One day, Guillaume and I, thinking outside the box spring, lugged a box containing a bed, not a spring, back to one of the stores. Later, I went home and fell fast asleep in my own bed.

But rest assured, it all turned out OK because, on a recent Friday, Chloe’s new big-girl bed was delivered. She took to it like a fish to water, even though it’s not a water bed, and went right to sleep that night, probably dreaming of her first haircut, which she got the next day.

On Saturday morning, Sue and I went over to see the bed, which is higher than ours and a lot more comfortable. It also has two mattress guards, presumably so Chloe can’t get up on the wrong side.

“Do you like your bed?” I asked Chloe.

“Yes, Poppie!” she chirped. “I’m not a baby. I’m a big girl.”

And she proved it even further when Lauren, Guillaume, Sue and I took her to Hairport Salon in Port Jefferson, New York, for her first official haircut.

“She looks like Shirley Temple,” said Valerie, a very nice stylist who had the important assignment and, if I do say so, the honor of trimming and shaping Chloe’s blond curls.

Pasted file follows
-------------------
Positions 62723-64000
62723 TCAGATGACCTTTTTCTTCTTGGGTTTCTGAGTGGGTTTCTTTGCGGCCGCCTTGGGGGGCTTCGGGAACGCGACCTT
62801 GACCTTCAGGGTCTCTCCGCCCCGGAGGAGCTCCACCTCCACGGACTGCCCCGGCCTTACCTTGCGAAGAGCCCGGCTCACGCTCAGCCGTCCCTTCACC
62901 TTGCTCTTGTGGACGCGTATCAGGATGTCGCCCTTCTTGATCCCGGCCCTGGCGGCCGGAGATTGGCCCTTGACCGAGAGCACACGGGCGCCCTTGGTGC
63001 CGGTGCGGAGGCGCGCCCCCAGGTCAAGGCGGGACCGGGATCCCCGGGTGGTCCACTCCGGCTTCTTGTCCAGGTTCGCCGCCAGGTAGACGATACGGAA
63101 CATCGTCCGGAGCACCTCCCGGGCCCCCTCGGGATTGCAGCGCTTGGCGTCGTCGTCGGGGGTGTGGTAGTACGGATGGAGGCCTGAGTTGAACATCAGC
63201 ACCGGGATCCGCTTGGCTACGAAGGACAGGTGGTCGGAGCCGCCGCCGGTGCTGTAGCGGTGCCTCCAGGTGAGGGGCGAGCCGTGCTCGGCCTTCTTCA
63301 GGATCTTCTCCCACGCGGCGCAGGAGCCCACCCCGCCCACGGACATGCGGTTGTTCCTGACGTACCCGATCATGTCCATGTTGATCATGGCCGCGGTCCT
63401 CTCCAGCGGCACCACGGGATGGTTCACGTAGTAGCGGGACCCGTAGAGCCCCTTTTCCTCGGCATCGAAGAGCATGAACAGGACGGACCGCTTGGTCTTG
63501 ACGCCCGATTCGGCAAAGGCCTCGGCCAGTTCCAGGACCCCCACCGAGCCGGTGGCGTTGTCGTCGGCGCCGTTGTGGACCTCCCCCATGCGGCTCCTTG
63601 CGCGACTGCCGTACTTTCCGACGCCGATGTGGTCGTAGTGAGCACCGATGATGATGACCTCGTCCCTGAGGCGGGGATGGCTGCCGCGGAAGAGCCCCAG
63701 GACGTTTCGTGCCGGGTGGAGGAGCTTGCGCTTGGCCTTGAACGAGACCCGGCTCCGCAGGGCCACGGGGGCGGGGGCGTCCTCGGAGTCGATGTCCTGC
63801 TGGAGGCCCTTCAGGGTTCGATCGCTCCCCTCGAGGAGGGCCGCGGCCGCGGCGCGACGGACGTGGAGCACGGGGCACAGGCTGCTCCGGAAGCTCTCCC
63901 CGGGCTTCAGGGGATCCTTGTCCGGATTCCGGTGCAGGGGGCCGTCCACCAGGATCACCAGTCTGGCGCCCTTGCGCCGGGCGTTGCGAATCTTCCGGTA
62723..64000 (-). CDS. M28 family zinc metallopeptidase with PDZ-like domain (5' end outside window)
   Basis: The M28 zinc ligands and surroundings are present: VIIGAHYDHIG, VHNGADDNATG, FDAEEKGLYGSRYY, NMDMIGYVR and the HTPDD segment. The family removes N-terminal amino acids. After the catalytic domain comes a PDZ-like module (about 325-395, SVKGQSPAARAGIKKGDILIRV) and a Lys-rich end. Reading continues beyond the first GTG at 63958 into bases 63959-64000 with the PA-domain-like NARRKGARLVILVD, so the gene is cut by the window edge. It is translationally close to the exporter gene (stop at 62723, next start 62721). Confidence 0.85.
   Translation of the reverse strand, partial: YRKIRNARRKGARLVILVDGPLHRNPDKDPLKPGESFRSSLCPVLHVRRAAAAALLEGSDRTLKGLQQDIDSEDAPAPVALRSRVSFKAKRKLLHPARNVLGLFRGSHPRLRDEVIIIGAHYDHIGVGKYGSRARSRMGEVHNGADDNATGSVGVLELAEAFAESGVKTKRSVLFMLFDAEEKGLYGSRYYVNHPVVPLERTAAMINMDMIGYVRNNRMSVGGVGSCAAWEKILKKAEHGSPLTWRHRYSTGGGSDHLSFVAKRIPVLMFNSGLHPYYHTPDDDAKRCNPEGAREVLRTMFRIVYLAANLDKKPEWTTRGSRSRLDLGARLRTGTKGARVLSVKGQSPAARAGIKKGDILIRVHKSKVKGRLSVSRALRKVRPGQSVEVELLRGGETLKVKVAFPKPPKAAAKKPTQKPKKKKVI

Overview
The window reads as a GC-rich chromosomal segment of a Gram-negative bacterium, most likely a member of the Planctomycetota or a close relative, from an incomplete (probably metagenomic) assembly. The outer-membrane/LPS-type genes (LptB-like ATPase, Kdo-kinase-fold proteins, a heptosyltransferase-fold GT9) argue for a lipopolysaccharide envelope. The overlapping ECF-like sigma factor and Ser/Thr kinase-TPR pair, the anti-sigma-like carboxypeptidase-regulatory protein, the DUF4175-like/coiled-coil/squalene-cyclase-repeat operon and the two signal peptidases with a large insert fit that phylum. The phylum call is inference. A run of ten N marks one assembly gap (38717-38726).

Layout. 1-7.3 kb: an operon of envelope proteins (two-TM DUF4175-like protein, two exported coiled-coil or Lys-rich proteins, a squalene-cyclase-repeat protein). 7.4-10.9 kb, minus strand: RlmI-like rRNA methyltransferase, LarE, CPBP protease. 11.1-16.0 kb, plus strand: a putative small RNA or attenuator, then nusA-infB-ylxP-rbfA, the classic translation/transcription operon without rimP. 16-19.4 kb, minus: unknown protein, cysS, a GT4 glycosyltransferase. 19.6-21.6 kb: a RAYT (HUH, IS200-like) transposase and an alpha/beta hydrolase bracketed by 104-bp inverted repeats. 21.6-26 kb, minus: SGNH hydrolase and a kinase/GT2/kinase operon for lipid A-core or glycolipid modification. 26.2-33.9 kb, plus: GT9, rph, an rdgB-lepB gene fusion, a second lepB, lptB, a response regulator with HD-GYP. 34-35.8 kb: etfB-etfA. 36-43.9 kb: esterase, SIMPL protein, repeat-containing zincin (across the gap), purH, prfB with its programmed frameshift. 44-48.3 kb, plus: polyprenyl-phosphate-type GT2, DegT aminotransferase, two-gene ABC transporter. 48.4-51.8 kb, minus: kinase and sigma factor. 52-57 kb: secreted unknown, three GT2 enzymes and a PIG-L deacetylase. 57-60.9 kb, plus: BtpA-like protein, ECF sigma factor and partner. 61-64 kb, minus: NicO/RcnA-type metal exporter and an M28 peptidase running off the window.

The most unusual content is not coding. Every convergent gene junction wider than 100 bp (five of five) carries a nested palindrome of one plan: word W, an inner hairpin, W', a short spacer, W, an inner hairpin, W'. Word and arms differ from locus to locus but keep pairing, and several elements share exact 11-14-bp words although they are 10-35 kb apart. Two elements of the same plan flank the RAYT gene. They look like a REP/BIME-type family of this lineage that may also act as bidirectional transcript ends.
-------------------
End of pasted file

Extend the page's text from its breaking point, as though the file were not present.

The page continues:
Chloe sat calmly in a chair, holding three purple brushes while Valerie snipped her underlying baby hair. Chloe even helped by handing Valerie one of the brushes.

When the haircut was over, everyone told Chloe she looked beautiful.

Chloe smiled and bit into a cake pop that Lauren had given to her for being so good.

It was a fitting end to Big Girl Weekend. The next celebration will be this Saturday, on Big Boy Weekend, when Poppie gets up on the right side of the bed and goes for a haircut. I may even have a cake pop.

Copyright 2016 by Jerry Zezima

Thursday, February 25, 2016

"Poppie Goes to School"

By Jerry Zezima
The Stamford Advocate
When I was 3 years old, I knew my ABCs. Unfortunately, I didn’t learn the rest of the alphabet until I was in high school.

Even now, my granddaughter, Chloe, who will turn 3 next month, is way ahead of me. So I was thrilled recently when I was asked to assume actual adult responsibilities and, for the first time, bring Chloe to school.

Because my younger daughter, Lauren (known to Chloe as Mommy), and her husband, Guillaume (aka Daddy), had an early morning appointment and would be gone before Chloe got up, I (Poppie) had to sleep over and get her ready for what promised to be an exciting day.

To facilitate matters, Lauren gave me a list of instructions. The first, written in her very neat cursive, was: “Wake up.”

This is extremely important, unless you are deceased, in which case the sleepover becomes permanent.

Instruction No. 2: “Change pull-up.”

“I don’t wear pull-ups. At least not yet,” I informed Lauren, who rolled her eyes (I rolled them back) and said, “Chloe does. Take her to the potty. I’ll leave her outfit in her bedroom. Bring it downstairs and get her dressed after breakfast.”